Butterflies symbolize hope to Lady Lily Claybourne. They also symbolize transformation from one stage of life to another - a more beautiful one. The White Butterfly is a fast-paced romantic novel set in Post-World War I. England. It is the story of one woman's struggle to find herself and to become self-fulfilled in a society that rarely recognizes women as equals to men.
Lily Barton Claybourne has a deep-seated need to be the best she can be in life. Her compassion and ability to forgive are strong components of her personality. But the aristocracy isn't interested in her dreams of a better society.
She has married into a family where the old, tried and true traditions are held on to very tightly. Lily thinks it is all foolishness. Her husband, the Earl of Gloucester, Kit Claybourne is a wonderful man, but he too is mired in the past traditions of his heritage. He was raised by an iron fisted mother, who appears on the surface to be a sweet and charming woman, but who still makes the rules that are adhered to at Claybourne Court. Lily loves Kit, but it is very hard to live with him. In nearly every facet of their lives together there is a dichotomy. Over and over Lily is told that what she wants to do is not "the done thing". She feel she is nothing but an ornament on Kit's arm.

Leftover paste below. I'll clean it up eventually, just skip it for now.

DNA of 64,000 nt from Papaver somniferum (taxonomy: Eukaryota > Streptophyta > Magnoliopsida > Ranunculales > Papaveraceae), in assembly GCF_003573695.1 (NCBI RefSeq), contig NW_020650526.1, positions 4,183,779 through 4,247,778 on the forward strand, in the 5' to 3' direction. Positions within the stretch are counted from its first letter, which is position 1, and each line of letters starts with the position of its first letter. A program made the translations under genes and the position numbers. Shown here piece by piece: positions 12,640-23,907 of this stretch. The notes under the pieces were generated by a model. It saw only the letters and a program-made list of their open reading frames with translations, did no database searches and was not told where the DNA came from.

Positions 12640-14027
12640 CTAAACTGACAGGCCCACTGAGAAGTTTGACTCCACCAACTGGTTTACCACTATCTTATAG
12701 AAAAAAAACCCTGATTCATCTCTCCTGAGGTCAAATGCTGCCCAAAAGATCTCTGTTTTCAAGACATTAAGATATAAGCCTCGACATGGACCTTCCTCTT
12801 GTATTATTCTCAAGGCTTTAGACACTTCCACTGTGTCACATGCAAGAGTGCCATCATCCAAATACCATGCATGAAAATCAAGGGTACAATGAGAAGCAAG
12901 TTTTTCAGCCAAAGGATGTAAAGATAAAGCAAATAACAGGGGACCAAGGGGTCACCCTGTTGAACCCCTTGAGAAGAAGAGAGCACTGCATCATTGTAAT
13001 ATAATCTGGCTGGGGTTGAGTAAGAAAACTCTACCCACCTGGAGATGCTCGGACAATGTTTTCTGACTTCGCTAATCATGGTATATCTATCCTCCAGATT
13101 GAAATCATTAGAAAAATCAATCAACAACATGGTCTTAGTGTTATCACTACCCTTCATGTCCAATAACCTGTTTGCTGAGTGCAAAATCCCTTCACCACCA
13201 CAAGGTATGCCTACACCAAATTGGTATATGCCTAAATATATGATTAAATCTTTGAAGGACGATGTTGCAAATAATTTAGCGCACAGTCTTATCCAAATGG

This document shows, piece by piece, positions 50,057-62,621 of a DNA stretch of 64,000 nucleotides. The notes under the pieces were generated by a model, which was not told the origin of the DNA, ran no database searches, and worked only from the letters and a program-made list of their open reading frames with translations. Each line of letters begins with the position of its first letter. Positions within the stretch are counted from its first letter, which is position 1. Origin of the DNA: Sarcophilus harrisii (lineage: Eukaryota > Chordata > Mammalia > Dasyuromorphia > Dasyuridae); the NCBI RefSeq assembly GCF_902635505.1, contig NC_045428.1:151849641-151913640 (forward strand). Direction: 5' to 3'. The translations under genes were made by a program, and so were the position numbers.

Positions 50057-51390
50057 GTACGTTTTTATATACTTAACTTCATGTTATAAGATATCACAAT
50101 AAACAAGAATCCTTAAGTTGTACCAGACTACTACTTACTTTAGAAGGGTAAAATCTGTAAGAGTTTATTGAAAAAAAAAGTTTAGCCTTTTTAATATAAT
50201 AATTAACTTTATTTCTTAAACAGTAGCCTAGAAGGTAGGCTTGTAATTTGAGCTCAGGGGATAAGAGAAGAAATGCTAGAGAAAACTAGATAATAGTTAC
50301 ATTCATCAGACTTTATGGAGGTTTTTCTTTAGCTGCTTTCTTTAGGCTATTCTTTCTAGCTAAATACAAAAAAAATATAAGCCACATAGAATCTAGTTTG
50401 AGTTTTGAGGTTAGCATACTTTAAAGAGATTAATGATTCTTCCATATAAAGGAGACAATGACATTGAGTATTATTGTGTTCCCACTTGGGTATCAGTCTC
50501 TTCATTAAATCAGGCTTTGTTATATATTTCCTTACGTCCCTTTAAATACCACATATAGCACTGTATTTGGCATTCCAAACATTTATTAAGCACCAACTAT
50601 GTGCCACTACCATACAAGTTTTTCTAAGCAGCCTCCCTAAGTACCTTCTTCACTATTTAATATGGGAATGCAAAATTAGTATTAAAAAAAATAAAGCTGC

After two very grave illnesses, Lily emerges as a different person. She is tired of being told that nothing she does is right. The primary concern in the Claybourne family is that nothing ever be done to mar the image of that great and ancient name. Yet, Lily discovers that there was one, significant mistake made in 1903, that has now returned to haunt them. With strength and determination, she makes the decision to let go of the ties that bind her to aristocracy's strict rules, and to follow her own path.
©2014 Mary Christian Payne (P)2015 Mary Christian Payne